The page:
In some cases, urinary incontinence can be a combination of both stress urinary incontinence (SUI) and urge incontinence. It is important to realize that if you have mixed incontinence, but only treat one of the two types, you will still have incontinence. In other words, both types of incontinence must be treated to see desirable results.Continue reading
Articles similar to: stress urinary incontinence
Surgeries for Stress Urinary Incontinence (SUI)
Surgeries for stress urinary incontinence (SUI) usually involve creating a small hammock under the bladder neck or mid urethra to help support it. Depending on the specific type of surgery, the hammock can be constructed of tissue taken from another area of your own body, or a synthetic material. When your sphincter muscle clamps down on the urethra, it presses against this new “hammock” which provides resistance and clamps the urethra closed, helping to keep urine in.Continue reading
Muscle-Derived Stem Cells for Stress Urinary Incontinence in Women
Scientists are busy studying whether muscle-derived stem cells (MDSCs) found in a patient’s arm or leg (autologous) can treat stress urinary incontinence in women. Stem cells can grow into muscle and other types of cells.
Pelvic Floor Muscle Exercises
Pelvic floor muscle exercises make the pelvic floor muscles stronger. Strengthening these muscles may help you have more control over leaking urine during times of physical stress, such as laughing, coughing, or sneezing. These exercises are often referred to as Kegel exercises.
Everyone has a pelvic floor. The pelvic floor is a group of muscles that form a hammock shape in your pelvis. Pelvic floor muscles hold up the pelvic organs and keep them in the right place. In women these organs are the uterus, bowel and bladder. In men the same muscles hold the bowel and bladder. The muscles of the pelvic floor can become weak and can start to sag. This can happen because of injuries, pregnancy, childbirth, or surgery (including prostate surgery and hysterectomies). The muscles can also become weaker from carrying extra weight, or from chronic coughing. Continue reading
Electric Stimulation of the Pelvic Floor Muscles
During electric stimulation (or e-stim for short), sticky pads are stuck to the skin around the vagina or a little piece of plastic is placed into the vagina or rectum. A very small amount of electricity goes into this pad or piece of plastic and makes the muscles move and contract. These contractions are exercises for the pelvic floor muscles. With these exercises, the pelvic floor muscles can get stronger — just like an arm muscle that gets regular exercise. E-stim is usually started by a doctor, nurse practitioner, nurse or physical therapist. He or she will work with you one or more times per week for several weeks. Practitioners usually incorporate biofeedback at the same time as the e-stim, but not always.Continue reading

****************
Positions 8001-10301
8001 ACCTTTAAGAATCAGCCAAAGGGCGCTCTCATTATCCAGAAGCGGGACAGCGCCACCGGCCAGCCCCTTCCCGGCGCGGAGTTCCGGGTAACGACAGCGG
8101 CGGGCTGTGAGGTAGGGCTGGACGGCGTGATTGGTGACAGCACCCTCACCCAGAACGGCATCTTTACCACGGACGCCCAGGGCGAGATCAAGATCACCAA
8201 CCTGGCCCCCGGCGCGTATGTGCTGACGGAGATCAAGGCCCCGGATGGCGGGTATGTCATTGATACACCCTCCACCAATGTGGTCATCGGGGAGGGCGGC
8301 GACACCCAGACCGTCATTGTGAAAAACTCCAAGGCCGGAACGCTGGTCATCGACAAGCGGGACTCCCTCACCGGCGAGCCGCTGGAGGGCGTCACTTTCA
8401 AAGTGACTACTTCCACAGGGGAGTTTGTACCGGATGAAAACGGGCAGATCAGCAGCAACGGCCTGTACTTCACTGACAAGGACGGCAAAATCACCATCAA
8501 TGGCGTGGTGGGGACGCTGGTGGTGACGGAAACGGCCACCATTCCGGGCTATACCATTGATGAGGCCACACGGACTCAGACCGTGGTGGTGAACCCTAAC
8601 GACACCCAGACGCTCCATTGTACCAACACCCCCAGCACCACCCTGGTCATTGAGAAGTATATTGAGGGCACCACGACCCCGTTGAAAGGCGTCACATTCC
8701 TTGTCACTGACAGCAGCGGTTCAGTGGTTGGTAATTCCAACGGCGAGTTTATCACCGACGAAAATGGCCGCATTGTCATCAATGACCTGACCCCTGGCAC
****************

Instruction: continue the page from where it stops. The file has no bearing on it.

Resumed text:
Bulking Agents to Restore Urinary Continence
Injections of one of several kinds of bulking agents is an outpatient procedure that may be used to restore urinary continence. In this procedure a bulking agent (such as collagen, silicon and Teflon) is injected into the neck of the bladder. This bulks the bladder neck and helps compress the urethra (the tube that leads urine out of the body), and thus helps to prevent urinary leakage.
Biofeedback Therapy for Incontinence
Biofeedback is used to treat many conditions such as headaches, high blood pressure, and incontinence. Biofeedback helps you learn how to control certain functions in the body. You can get information from a computer that translates your body functions into pictures or numbers to help you learn to how to improve your muscle control.Continue reading
Artificial Sphincter Surgery for Urinary Incontinence
Everyone has a pelvic floor: it is a hammock of muscles that lies in your pelvis, supporting the organs (bowel, bladder, and – in women – the uterus) in that area and keeping them in the correct place. In your pelvic floor are a few muscles that are called “sphincters”. There is an internal and external sphincter surrounding the urethra (the tube that takes urine from the bladder out of your body). These urinary sphincters naturally contract around the urethra and keep urine inside your body until you relax the sphincters at a socially-acceptable time (generally when you’re using a toilet). As the urge to urinate increases, you can voluntarily increase the contraction of your sphincters to gain more control.Continue reading
Smoking and Incontinence
Current and previous cigarette smokers are at an increased risk of experiencing stress urinary incontinence (SUI), bladder cancer, and other major health problems. Cigarette smoking causes chronic coughing. A constant cough can damage the muscles of the pelvic floor. When these muscles are damaged, this can cause urine to leak due to a loss of stability and strength of the pelvic floor. Smoking is also known to be a bladder irritant, which could cause overactive bladder (OAB) symptoms.Continue reading
Pregnancy and Childbirth
It is common knowledge that pregnant women urinate more often. This is partly due to the extra weight on their bladder, but many do not know that women can experience urinary incontinence during their pregnancy. For some, urinary incontinence continues or worsens after delivery of the baby, but for most, symptoms will go away after giving birth or shortly after the birth. Continue reading